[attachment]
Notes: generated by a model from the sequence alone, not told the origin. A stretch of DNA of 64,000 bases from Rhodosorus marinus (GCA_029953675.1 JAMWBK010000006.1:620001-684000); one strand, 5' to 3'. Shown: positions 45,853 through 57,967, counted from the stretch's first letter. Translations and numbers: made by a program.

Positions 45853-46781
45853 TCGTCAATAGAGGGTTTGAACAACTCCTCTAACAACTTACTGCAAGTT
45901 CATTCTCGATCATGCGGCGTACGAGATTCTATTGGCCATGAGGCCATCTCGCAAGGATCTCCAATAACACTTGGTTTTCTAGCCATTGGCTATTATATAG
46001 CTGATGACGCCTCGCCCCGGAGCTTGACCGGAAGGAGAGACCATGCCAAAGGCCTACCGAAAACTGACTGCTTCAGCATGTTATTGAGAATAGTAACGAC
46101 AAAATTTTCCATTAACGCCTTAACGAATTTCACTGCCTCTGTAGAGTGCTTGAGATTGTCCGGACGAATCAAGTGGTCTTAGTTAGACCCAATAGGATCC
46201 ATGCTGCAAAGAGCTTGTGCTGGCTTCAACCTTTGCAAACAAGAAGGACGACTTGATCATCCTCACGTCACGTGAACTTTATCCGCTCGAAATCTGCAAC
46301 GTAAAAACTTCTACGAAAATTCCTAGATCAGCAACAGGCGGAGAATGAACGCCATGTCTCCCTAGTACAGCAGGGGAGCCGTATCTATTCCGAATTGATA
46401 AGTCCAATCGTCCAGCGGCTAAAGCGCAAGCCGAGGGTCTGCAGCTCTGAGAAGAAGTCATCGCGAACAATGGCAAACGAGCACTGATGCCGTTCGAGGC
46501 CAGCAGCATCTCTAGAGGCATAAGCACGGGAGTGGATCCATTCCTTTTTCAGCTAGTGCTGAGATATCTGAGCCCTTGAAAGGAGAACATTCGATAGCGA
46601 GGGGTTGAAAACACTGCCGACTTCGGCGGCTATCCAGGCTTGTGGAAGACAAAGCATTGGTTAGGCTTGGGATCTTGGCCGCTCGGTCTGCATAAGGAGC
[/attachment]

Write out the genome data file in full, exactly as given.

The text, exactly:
Notes: generated by a model from the sequence alone, not told the origin. A stretch of DNA of 64,000 bases from Rhodosorus marinus (GCA_029953675.1 JAMWBK010000006.1:620001-684000); one strand, 5' to 3'. Shown: positions 45,853 through 57,967, counted from the stretch's first letter. Translations and numbers: made by a program.

Positions 45853-46781
45853 TCGTCAATAGAGGGTTTGAACAACTCCTCTAACAACTTACTGCAAGTT
45901 CATTCTCGATCATGCGGCGTACGAGATTCTATTGGCCATGAGGCCATCTCGCAAGGATCTCCAATAACACTTGGTTTTCTAGCCATTGGCTATTATATAG
46001 CTGATGACGCCTCGCCCCGGAGCTTGACCGGAAGGAGAGACCATGCCAAAGGCCTACCGAAAACTGACTGCTTCAGCATGTTATTGAGAATAGTAACGAC
46101 AAAATTTTCCATTAACGCCTTAACGAATTTCACTGCCTCTGTAGAGTGCTTGAGATTGTCCGGACGAATCAAGTGGTCTTAGTTAGACCCAATAGGATCC
46201 ATGCTGCAAAGAGCTTGTGCTGGCTTCAACCTTTGCAAACAAGAAGGACGACTTGATCATCCTCACGTCACGTGAACTTTATCCGCTCGAAATCTGCAAC
46301 GTAAAAACTTCTACGAAAATTCCTAGATCAGCAACAGGCGGAGAATGAACGCCATGTCTCCCTAGTACAGCAGGGGAGCCGTATCTATTCCGAATTGATA
46401 AGTCCAATCGTCCAGCGGCTAAAGCGCAAGCCGAGGGTCTGCAGCTCTGAGAAGAAGTCATCGCGAACAATGGCAAACGAGCACTGATGCCGTTCGAGGC
46501 CAGCAGCATCTCTAGAGGCATAAGCACGGGAGTGGATCCATTCCTTTTTCAGCTAGTGCTGAGATATCTGAGCCCTTGAAAGGAGAACATTCGATAGCGA
46601 GGGGTTGAAAACACTGCCGACTTCGGCGGCTATCCAGGCTTGTGGAAGACAAAGCATTGGTTAGGCTTGGGATCTTGGCCGCTCGGTCTGCATAAGGAGC